For centuries humans have battled against bacteria, viruses and infections but it wasn't until the 19th century the notion of hand hygiene was implemented at healthcare facilities to deter such ailments. Today good hand hygiene is still the zenith of infection prevention.
Germs are everywhere, and while some germs are essential for the human body, others are the type we have been warned against all our lives. According to the Centers for Disease Control and Prevention (CDC), one in 25 hospital patients has at least one Health Care-Associated Infection (HAI), which may be prevented by simple, yet effective, hand hygiene.
In honor of the Father of Hand Hygiene, Ignaz Semmelweis, William Beaumont Army Medical Center's Infection Prevention and Control section are recognizing hand hygiene heroes for their efforts in practicing and promoting proper hand hygiene throughout WBAMC.
"Throughout the year we do activities on hand hygiene and we culminate with Semmelweis' birthday (July 1)," said Lynn McNicol, infection prevention specialist. "Good hand hygiene is a multi-modal approach because we know from the scientific literature that doing one activity to improve hand hygiene usually doesn't work, so we do multiple activities throughout the year."
Semmelweis, a Hungarian physician, is known for his observations in the mid-1800s. After noting differences in mortality rates between two maternity wards at a hospital, Semmelweis mandated handwashing with chlorine for doctors, who would tend to laboring mothers after performing autopsies, resulting in a dramatic decrease in death rates at the hospital.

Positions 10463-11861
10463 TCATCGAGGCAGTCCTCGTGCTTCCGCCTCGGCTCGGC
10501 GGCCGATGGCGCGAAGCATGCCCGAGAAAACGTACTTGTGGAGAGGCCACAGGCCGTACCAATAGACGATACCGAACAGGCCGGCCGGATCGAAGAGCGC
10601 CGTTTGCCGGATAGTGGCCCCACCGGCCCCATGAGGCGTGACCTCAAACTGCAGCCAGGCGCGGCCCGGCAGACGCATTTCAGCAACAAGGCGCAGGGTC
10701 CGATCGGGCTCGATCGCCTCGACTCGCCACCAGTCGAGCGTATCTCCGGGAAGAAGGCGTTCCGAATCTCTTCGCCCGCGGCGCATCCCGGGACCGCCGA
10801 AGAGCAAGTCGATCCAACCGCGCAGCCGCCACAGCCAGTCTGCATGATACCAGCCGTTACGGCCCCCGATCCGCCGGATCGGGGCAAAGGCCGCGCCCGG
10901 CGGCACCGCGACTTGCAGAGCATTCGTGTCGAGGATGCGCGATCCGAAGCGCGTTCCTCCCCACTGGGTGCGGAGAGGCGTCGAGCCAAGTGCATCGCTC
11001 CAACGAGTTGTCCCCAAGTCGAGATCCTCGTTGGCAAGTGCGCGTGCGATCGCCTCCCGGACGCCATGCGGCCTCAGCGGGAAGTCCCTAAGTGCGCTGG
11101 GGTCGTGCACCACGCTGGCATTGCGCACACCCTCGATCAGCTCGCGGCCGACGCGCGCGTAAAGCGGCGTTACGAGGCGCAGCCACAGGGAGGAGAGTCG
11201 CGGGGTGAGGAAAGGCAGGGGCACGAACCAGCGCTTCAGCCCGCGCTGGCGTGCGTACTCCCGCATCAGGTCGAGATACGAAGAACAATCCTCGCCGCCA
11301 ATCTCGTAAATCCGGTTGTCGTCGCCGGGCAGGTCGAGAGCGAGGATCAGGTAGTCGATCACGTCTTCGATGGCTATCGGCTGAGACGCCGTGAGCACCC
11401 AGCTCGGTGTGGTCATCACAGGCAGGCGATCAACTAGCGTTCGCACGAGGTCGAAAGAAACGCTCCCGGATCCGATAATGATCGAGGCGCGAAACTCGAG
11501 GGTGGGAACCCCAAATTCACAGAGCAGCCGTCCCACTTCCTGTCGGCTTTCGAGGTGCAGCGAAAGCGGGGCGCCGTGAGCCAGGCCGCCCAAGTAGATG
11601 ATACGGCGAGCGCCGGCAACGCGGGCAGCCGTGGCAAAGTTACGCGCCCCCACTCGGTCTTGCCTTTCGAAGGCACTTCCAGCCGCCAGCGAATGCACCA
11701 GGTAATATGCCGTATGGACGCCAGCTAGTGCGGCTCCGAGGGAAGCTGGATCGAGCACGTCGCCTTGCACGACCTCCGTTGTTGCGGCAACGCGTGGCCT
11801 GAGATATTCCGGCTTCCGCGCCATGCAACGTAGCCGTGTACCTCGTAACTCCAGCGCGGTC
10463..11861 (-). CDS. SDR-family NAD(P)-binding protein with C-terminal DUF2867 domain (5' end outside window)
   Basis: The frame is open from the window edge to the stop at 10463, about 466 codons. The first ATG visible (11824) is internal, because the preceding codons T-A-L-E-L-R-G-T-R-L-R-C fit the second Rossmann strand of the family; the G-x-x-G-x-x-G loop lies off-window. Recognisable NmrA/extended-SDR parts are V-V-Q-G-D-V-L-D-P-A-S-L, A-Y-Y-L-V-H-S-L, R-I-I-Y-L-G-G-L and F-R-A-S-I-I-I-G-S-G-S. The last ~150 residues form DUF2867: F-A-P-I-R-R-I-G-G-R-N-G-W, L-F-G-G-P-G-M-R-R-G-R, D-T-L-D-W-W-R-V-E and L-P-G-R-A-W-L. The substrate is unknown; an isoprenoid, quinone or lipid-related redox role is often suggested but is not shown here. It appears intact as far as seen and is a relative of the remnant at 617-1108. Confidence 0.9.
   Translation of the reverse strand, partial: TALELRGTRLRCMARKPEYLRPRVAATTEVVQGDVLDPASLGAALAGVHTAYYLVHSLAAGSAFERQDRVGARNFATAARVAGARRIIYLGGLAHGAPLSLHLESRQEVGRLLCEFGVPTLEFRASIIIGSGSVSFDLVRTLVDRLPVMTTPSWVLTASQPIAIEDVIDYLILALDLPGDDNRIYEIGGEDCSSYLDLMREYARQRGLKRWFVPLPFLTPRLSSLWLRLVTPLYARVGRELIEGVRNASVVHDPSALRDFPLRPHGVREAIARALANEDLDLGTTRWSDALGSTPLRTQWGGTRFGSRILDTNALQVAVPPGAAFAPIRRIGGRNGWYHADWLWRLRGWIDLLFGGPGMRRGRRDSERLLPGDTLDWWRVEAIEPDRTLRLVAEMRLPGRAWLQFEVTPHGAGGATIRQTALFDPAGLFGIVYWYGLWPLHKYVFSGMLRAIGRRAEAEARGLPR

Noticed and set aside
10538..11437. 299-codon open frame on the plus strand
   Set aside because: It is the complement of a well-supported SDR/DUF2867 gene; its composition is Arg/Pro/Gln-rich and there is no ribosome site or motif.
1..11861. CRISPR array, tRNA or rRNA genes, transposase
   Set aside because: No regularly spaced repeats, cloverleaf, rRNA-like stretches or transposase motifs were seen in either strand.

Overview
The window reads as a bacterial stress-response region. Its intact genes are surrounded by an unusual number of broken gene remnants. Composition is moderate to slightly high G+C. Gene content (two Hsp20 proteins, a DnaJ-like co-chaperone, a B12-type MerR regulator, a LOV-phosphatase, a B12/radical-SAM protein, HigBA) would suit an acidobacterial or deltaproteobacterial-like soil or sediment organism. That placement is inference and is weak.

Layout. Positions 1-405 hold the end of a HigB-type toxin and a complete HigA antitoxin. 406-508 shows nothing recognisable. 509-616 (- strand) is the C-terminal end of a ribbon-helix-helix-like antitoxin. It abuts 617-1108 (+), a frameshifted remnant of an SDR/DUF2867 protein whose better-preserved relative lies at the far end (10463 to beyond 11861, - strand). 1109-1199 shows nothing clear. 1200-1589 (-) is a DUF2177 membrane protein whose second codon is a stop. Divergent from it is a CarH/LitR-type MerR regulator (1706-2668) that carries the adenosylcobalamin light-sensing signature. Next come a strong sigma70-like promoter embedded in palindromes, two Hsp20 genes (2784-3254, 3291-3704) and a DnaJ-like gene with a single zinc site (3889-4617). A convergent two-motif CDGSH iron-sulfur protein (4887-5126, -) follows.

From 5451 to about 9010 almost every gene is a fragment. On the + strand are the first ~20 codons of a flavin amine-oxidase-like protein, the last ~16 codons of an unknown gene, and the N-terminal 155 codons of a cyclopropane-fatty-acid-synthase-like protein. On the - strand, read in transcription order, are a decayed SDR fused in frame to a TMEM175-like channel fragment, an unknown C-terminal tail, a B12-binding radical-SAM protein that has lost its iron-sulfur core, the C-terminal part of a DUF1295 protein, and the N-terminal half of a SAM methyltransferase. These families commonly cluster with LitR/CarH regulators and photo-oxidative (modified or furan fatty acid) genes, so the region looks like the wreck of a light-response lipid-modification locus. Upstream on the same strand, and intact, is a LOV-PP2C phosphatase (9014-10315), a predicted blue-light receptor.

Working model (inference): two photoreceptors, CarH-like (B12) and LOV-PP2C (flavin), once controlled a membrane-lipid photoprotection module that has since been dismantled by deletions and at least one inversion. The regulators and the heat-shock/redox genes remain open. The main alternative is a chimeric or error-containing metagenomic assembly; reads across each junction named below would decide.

Unfortunately, Semmelweis' concepts weren't easily accepted in the medical community. Even today, the CDC estimates healthcare providers wash their hands less than half the times they should.
To combat poor hand hygiene habits, WBAMC's Infection Prevention and Control section kicked off a series of projects to promote hand hygiene and increase accountability within WBAMC, including The Joint Commission's Targeting Solutions Tool (TST), an online application which helps track hand hygiene compliance.
"When (WBAMC's Department of Quality and Safety) implemented the (TST) program it was just one project for the whole hospital," said Alexander Buda, infection prevention specialist, WBAMC. "We took it over and targeted each clinic and made their own project. The TST says leadership needs to be involved so that's what we wanted to do, target each leader to make sure (of compliance)."
With the assistance of various infection control unit coordinators, who in addition to providing patient care took on additional duties, Buda was able to efficiently track hand hygiene trends and progress. Specifically, the Infection Control and Prevention section wishes to recognize WBAMC's Department of Rehabilitation, Medical and Surgical Inpatient Wards, Post-Anesthesia Care Unit, and the Family Care and Pediatric Clinics of the Spc. Hugo V. Mendoza Soldier Family Care Center at Fort Bliss.
"Those individuals (in mentioned units) stand in front of the patient and wash their hands and they do it every time and facilitate hand hygiene in others," said Buda. "It went from one big project to 32 smaller projects, most moving in the right direction and a lot of the unit coordinators have done an outstanding job just collecting, inputting and training."
In addition to promoting hand hygiene through TST project participation, WBAMC surpassed all similar Army Military Treatment Facilities for inpatient perception of our compliance with hand hygiene, reaching a 90.6 percent satisfaction rate, for the second quarter of fiscal year 2018, according to the data from the TRICARE Inpatient Satisfaction Survey, a survey provided to inpatient to gauge overall experiences during treatment.
"A satisfaction rate of 90 percent is our ultimate goal and we surpassed it and are above our peer group," said McNicol. "The survey is based off patient perception, which is important because their perception is the truth."
"(100 percent hand hygiene) is a work in progress," said Buda. "This battle will never end with hand hygiene."